A Dispatch From the (Surprisingly Interesting) Boring Conference

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Nov. 27 2012 11:41 AM

Surprisingly Interesting

A dispatch from the 2012 Boring Conference.

Bored person at a boring meeting.
The most boring topics in the world can be interesting—if framed in the right way.

iStockphoto/Thinkstock.

By the time I arrived at York Hall Health and Leisure Centre in Bethnal Green on Sunday, the Boring 2012 conference had been underway for about an hour, and I was concerned that I might already have had more than enough tedium for one day. Due to a combination of Irish fog and English gales, I had spent 90 minutes sitting on a runway in Dublin and a further 40 or so circling Heathrow as the plane awaited a landing slot. The irony of my morning—that I was subjecting myself to the boredom and frustration of air travel in order to attend a conference dedicated to the most boring topics imaginable—was not lost on me, but as my flight looped repeatedly over greater London, I was too bored and frustrated to properly appreciate it.

Mark O'Connell Mark O'Connell

Mark O'Connell is Slate's books columnist and a staff writer for the Millions.

When I got to the venue, the young lady at the welcome table informed me, with an air of genuine sympathy, that I’d missed some very boring stuff already. The day had kicked off with conference organizer James Ward’s keynote on supermarket self-service checkouts, (with an emphasis on the phenomenon of “unexpected items in the bagging area”). Then a former postman had given a talk on letterboxes and the neglected problem of protective bristles, and there had been a very well-received presentation on discontinued IBM cash registers. I regretfully agreed that all this did sound extremely boring and proceeded to the large neo-Georgian auditorium, where an audience of about 500 mostly twenty- and thirty-somethings were listening with careful amusement as a dapper young man talked about toast. There was a large screen behind him on the stage, and he was clicking through a series of photographs of toast slices, ranging from the entirely burnt to the effectively untoasted, in order to demonstrate what he called “the confusing, non-regulated series of toaster settings on the market.” His manner of weary, slightly apologetic pedantry seemed to be going down exceptionally well with the audience, and a detailed graph mapping various popular toaster models along a continuum of bread-toastedness drew some delighted laughter.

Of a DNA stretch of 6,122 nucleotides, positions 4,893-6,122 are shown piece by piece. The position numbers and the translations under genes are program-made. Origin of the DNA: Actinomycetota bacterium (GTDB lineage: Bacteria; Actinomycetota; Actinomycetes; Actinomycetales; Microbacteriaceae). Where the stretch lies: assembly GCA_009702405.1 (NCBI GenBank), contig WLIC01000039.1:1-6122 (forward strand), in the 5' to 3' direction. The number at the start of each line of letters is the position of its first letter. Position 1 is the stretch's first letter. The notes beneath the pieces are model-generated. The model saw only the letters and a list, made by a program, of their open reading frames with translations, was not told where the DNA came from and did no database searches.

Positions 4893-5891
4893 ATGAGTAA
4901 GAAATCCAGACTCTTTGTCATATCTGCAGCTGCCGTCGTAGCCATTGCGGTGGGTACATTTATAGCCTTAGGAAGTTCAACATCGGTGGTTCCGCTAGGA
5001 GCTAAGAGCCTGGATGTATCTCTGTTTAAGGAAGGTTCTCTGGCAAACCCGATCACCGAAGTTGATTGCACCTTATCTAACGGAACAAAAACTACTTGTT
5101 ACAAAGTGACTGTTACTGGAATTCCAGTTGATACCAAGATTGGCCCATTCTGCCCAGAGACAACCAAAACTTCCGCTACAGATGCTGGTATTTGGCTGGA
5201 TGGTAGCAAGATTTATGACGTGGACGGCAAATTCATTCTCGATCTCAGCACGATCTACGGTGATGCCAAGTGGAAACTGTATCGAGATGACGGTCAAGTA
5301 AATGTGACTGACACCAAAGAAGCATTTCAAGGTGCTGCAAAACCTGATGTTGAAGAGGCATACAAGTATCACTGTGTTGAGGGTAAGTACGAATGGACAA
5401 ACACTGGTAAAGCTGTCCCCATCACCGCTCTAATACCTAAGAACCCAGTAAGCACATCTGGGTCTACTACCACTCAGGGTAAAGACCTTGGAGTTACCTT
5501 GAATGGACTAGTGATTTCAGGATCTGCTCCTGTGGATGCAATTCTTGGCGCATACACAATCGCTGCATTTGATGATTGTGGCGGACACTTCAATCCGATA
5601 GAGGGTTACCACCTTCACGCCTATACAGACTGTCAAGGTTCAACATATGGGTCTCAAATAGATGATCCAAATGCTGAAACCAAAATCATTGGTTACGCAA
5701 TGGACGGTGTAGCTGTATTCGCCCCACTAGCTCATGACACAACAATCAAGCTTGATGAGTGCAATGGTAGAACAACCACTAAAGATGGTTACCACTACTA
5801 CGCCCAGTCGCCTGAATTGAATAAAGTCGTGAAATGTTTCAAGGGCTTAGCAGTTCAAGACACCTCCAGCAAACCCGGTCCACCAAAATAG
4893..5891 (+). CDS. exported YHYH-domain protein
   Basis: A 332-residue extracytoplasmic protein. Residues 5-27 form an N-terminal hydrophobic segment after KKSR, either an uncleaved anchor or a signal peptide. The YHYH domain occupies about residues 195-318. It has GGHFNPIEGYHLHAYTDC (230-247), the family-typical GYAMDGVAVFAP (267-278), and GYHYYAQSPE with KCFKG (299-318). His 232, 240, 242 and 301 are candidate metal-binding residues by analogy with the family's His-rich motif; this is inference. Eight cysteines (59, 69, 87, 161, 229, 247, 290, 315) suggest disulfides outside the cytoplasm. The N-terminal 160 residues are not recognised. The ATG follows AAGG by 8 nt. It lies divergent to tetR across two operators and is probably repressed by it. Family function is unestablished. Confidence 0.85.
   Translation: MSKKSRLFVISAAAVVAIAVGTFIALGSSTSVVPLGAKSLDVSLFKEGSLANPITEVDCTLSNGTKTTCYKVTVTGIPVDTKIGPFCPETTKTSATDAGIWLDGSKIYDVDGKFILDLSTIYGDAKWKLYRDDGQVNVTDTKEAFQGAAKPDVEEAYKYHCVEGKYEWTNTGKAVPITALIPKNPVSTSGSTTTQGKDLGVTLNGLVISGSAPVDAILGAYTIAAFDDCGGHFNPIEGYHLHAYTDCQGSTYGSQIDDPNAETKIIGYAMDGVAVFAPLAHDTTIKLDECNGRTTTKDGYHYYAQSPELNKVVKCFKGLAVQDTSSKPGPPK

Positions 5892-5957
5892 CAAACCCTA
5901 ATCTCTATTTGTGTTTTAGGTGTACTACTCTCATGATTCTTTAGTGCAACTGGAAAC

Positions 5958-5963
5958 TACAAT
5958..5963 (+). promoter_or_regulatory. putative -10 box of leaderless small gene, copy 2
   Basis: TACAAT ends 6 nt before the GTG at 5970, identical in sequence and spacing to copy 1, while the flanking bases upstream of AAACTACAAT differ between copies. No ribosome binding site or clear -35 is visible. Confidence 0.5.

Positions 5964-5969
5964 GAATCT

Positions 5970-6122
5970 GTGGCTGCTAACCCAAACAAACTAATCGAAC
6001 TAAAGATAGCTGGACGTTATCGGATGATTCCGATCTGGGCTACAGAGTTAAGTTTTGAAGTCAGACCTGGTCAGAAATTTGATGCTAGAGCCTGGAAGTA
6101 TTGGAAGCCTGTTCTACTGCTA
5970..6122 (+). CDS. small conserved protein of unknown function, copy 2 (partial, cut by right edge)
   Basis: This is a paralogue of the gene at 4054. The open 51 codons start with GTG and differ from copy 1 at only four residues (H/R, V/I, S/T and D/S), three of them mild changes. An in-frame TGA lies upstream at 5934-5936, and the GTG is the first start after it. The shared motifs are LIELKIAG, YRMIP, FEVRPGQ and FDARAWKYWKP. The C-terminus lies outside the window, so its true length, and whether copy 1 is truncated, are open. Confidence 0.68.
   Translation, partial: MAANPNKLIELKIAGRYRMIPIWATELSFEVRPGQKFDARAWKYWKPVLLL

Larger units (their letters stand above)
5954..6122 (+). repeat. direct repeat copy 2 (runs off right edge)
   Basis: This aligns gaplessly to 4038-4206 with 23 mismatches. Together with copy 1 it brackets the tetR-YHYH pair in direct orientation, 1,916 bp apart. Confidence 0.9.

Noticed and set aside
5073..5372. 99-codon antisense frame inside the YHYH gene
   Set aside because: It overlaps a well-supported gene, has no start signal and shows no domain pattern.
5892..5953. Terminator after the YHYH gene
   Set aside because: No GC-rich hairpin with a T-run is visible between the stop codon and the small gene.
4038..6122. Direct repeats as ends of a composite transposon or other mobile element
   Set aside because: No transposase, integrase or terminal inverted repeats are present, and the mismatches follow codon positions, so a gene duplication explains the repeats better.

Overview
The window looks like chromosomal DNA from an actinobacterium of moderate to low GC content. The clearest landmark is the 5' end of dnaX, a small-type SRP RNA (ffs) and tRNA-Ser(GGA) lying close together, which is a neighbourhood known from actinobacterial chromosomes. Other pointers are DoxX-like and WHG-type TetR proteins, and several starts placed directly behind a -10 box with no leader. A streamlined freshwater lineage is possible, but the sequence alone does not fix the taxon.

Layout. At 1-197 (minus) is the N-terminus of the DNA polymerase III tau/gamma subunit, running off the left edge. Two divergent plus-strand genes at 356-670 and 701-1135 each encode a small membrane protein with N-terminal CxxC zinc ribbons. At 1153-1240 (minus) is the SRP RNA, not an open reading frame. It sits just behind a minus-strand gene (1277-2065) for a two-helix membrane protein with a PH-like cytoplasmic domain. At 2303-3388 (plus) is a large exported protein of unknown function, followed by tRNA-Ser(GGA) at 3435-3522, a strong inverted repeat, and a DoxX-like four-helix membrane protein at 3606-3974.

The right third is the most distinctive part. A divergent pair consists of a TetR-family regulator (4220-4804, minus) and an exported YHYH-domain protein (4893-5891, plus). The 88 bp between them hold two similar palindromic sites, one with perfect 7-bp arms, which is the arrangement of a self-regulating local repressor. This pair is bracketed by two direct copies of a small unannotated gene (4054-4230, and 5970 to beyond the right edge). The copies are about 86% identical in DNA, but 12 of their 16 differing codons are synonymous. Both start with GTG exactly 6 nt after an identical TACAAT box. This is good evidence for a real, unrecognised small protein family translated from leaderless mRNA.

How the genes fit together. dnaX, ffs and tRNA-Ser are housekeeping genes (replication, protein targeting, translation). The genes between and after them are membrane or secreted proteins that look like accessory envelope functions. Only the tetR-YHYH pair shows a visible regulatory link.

Why would hundreds of people be sitting in a cold East London community hall on a Sunday morning, listening to people talk about toasters and IBM cash machines and self-service checkouts? Because people enjoy boring things. This, at least, is the contrarian premise of Boring, a conference that has taken place every November for the last three years. If the whole thing sounds like an idle Twitter gag, that’s because that’s exactly how it started. In 2010, when a conference called Interesting was canceled, Ward (who maintains a blog called I Like Boring Things) jokingly tweeted that he was thinking of filling the gap by organizing a conference called Boring. Lots of people tweeted back at him saying that if he actually arranged such a thing, they would definitely attend it. So he did, and its program of short presentations on topics of appealing banality—one speaker held forth on his fondness for car park roofs, another on his project of logging each of his sneezes over the previous three years—turned out, against all apparent odds, to be a major success. Last year drew a larger crowd, high-profile speakers like journalist Jon Ronson and documentary-maker Adam Curtis, and a fair amount of media attention. Despite this year’s lack of such relatively glitzy boredom impresarios, the conference still sold out in record time. The deepening London chill was forcing everyone to keep their coats on, but the mood in the hall was one of skittish communal joy.